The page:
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Considerations when going into business with your family

Recent research has shown that the entrepreneurs who are planning to go into business in 2015 are more likely to do so with family members than ever before. 

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This research is not surprising when you consider two thirds of the UK’s private sector businesses are family-owned. Whether you’re just starting out or have been working with family for years, read these tips for keeping it in the family.

Thousands of people go into business with family and friends each year, yet few of them realise the toll that working so closely with loved ones can take on your relationships. It is crucial to go into the business with open eyes and to discuss how you would cope with certain situations and disagreements.

Look at your family

Are you in good shape to run a business? If there are any problems with communication or long-running arguments, running a business together is likely to aggravate rather than resolve these. It’s best to sort through any problems before you make any large financial commitments.

Play to your strengths (and weaknesses)

You should know from the outset what the individual strengths and weaknesses are. What does each member of the family unit/management team bring to the business? This should help you decide, objectively, who would be best suited to which role in the company. Plus, it should also highlight any gaps in expertise where you may potentially need to recruit or outsource.

Watch out for warning signs

Watch out for signs of conflict before it happens – including complaints about unfairness, communication gaps, and indications of poor decision-making.

Be aware of the most common causes of family conflict, such as overbearing parents, frustrated children, incompatible siblings and family factions, and head these off at the pass. Keep communication honest and open.

Get impartial advice

Don't let the family become insular and isolated from the outside world. Get regular reality checks from genuinely independent voices, outsiders and professionals. Don’t forget to regularly ask your customers what they want also.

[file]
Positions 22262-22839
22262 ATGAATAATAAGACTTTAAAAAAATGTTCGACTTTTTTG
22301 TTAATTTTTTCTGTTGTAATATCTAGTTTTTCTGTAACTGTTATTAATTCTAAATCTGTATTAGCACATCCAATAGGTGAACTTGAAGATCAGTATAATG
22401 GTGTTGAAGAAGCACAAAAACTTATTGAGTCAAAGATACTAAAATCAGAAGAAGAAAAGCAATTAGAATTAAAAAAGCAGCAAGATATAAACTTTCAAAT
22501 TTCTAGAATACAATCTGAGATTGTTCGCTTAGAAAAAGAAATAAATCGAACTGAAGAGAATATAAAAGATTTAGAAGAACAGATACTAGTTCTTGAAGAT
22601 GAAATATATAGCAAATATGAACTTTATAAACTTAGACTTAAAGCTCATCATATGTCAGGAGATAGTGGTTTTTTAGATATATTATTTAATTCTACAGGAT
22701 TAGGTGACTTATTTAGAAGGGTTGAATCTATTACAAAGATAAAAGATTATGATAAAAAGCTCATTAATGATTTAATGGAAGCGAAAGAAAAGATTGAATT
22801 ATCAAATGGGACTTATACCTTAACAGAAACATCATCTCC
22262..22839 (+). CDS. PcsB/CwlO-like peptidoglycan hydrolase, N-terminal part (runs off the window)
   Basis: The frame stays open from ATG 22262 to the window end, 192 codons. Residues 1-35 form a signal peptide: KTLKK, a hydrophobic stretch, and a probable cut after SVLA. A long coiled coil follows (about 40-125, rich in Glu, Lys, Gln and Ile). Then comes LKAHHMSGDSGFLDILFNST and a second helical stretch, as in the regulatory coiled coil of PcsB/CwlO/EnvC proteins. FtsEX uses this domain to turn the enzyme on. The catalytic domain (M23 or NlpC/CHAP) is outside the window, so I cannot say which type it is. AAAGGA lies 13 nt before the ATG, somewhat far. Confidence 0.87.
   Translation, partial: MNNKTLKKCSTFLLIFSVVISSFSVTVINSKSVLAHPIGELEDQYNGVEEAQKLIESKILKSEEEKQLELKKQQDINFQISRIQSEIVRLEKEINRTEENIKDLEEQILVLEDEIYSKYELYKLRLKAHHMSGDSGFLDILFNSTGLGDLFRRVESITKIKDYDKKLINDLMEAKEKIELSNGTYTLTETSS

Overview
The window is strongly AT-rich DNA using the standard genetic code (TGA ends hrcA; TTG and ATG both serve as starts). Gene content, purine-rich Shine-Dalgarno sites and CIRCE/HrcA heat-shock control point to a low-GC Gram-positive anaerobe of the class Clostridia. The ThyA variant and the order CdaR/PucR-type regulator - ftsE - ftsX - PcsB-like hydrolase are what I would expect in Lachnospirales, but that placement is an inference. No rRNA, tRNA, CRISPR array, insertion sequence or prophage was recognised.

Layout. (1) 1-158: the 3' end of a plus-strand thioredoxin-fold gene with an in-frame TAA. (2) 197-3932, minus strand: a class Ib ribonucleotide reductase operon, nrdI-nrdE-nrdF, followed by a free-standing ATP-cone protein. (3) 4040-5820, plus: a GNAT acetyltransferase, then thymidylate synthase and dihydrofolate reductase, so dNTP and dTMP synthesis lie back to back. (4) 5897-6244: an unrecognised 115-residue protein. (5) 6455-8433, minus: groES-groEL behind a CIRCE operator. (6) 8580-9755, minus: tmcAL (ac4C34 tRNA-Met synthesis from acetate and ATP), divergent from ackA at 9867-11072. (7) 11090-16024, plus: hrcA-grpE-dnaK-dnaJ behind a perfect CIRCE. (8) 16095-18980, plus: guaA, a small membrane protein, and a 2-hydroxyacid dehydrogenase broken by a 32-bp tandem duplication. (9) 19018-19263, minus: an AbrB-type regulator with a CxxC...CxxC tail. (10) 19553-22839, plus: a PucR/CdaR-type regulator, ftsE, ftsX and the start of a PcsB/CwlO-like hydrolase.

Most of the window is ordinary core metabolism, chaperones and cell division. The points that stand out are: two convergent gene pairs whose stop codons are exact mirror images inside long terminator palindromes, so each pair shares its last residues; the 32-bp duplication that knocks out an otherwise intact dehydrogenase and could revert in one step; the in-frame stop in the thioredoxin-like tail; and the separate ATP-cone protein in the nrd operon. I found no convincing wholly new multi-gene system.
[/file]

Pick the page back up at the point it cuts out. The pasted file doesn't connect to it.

Make it official

Don't trust things to instinct or assume that because you’re in business with family or friends that disagreements won’t happen. Create discipline through sensible structures and good governance practice.

It’s advisable to have clear agreements in place from the outset so that everyone involved knows what is expected of them and what they’re entitled to.

Also, be clear about your business plan. Set goals and ensure that everyone is on the same page. If it is one director’s plan to sell up in five years and the other’s plan to work in the business for the next 20 years, you could be on a crash-course for conflict.

What makes you unique?

While it’s good practice to address and swiftly deal with the issues that divide you, don’t forget to look towards the ultimate common interest that unites your family. Why did you want to go to business in the first place? There is usually a passion that unites you and this can be invaluable, especially in tough times.

Remember, your family culture is potentially a source of unique competitive advantage. Celebrate and embody your values.

Think about succession planning

The problem for many small firms in the UK is partly the lack of forward planning – who will take over when the first generation bows out? According to the latest figures, 70% of family firms don’t make it past second generation of ownership, and 90% die out before the third.

Succession planning can certainly be a useful tool to allow firms to go further, longer and be more successful through the generations.

Succession planning is a huge issue for family businesses, and one firms ideally have to get right the first time. It's not something that should be put off either. Regardless of its size, a family business must be planning its management succession from day one.

Support for family businesses

We’ve been working with Manchester Metropolitan University and the Family Business Forum to highlight the challenges family businesses face and how the government can support the growth of family firms.

Our findings have been that taxation is often the biggest barrier, especially when it came to succession planning. Suggested measures from the families we spoke to include providing an exemption from Inheritance and Capital Gains Tax on shares passed on within families and the creation of a Family Business and Support Centre.

For more information on how the Forum can help your family business, call us on 01565 626 001

Source: BusinessesForSale.com and Institute for Family Business

Last updated 7th June 2016

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